In 1788, Mary Prince was born to enslaved parents in Brackish Pond, which is now Devonshire Parish, Bermuda. Mary’s father was owned by David Trimmingham and worked as a sawyer, her mother was a house servant owned by Charles Myners. In 1788, Myners died which caused Mary along with her mother, brothers and sisters to be sold to Captain Darrell Williams. Captain Williams then gave Mary’s mother to his wife Sarah Williams as a servant; Mary was gifted to Betsey Williams the granddaughter of Captain Darrell. In 1798, Sarah Williams died, Captain Williams would meet a new woman and Marry her two years later. To pay for the wedding Captain Williams sold Mary to Captain John Ingham separating her from her family. She was twelve years old, away from her family and facing constant abuse from the Ingham family. The Ingham’s constantly beat their slaves. Mary once witnessed her pregnant friend Hetty beaten to death by the Ingham’s. She would grow tired of the beatings and escape the Ingham plantation seeking refuge with her mother. Mary’s mother and other enslaved women helped Mary hide in a cave for several months before she returned to the Ingham plantation.
The Ingham’s decided to sell Mary in 1805 to an enslaver known as Mr. D who owned a salt pond in the Turks and Caicos Islands. Mr. D’s workers were extracting salt from the salt ponds for up to seventeen hours a day. The conditions of the salt ponds were inhumane and hazardous to the health of the workers. The men who worked the salt ponds were at risk of losing limbs because they were knee deep in salt water almost all day every day. Mary and the other women were charged with packaging the salt that was collected by the men. Workers would die or become very ill often because of the working conditions, Mary developed rheumatism and St. Anthony’s fire. Mr. D decided to give up salt mining and moved to Bermuda with his family taking Mary along with him. Unfortunately Mr. D was no different than the Ingham’s, he also abused Mary along with his daughter. Mary was forced to bathe Mr. D daily which was some of the sexual abuse she suffered at his hands. Mr. D contracted Mary out to a place named Cedar Hill working as a clothes washer, the money Mary earned washing clothes Mr. D collected.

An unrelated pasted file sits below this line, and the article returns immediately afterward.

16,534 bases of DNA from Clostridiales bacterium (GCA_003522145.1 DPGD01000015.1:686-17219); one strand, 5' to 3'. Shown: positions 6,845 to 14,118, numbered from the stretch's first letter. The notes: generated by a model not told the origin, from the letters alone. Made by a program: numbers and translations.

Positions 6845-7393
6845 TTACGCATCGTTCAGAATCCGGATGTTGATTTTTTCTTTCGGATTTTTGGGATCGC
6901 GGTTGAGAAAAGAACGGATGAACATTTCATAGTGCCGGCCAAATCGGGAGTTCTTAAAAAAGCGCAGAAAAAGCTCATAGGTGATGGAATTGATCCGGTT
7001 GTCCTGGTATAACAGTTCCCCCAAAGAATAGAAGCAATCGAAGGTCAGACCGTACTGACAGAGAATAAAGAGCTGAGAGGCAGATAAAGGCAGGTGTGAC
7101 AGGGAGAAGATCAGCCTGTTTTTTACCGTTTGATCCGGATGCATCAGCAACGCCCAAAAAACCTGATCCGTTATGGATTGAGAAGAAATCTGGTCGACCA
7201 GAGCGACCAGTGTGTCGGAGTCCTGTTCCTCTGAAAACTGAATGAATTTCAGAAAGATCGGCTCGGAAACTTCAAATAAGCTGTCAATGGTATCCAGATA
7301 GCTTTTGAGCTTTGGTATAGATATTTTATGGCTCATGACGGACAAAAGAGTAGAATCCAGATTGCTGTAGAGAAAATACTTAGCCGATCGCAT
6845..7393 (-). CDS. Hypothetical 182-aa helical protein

Mr. D sold Mary to John Adams Wood of Antigua for $300 in 1815. She once again worked as a servant while suffering from the effects of rheumatism; often she could not work because of her declining physical condition. Wood traveled often, during his travels Mary would take advantage of his absence and make money for herself washing clothes and selling food. She learned to read after joining the Moravian Church which was something she feared the Wood’s would not approve of. She also married a man named Daniel James in 1826, a free black man who brought his freedom working as a carpenter and cooper. Because Mary married a free black man Wood abused her out of fear of her running away. The Wood family traveled to England in 1828, geographically Mary was free because slavery was abolished in the United Kingdom by the Slave Trade Act of 1807. Adams Wood unofficially freed Mary but still retained the rights to her. He would tell her she could leave but went out of his way to make sure she couldn’t make a living.
Eventually, Mary would escape enslavement with the help of the Moravian church in Hatton Garden, London. Contrary to what Wood believed or told Mary, she found work with the writer and abolitionist Thomas Pringle; she also joined the Anti-Slavery Society as their secretary. Mary’s fight for her freedom was far from over, if she wanted to return to Antigua and live with her husband as a free woman, Wood needed to grant her freedom, Wood refused to grant her freedom. The Anti-Slavery Society would petition the parliament for Mary’s freedom but was not successful. Several petitions and bills were proposed to end slavery in the West Indies but at that time all were turned down. Pringle hired Mary to work for him in 1829 and also convinced her to have her life story recorded by Susanna Strickland. The History of Mary Prince was officially published in 1831, this was the first time a book was published describing the life of an enslaved black woman in the United Kingdom. The book upset many of the people who supported and participated in the slave trade because it exposed the terrible conditions the slaves endured. Two human rights cases arouse out of the controversy the book caused by exposing the true conditions of slavery. The Slavery Abolition Act was passed in 1833 which ended slavery but allowed slavers time to transition the wealth they gained.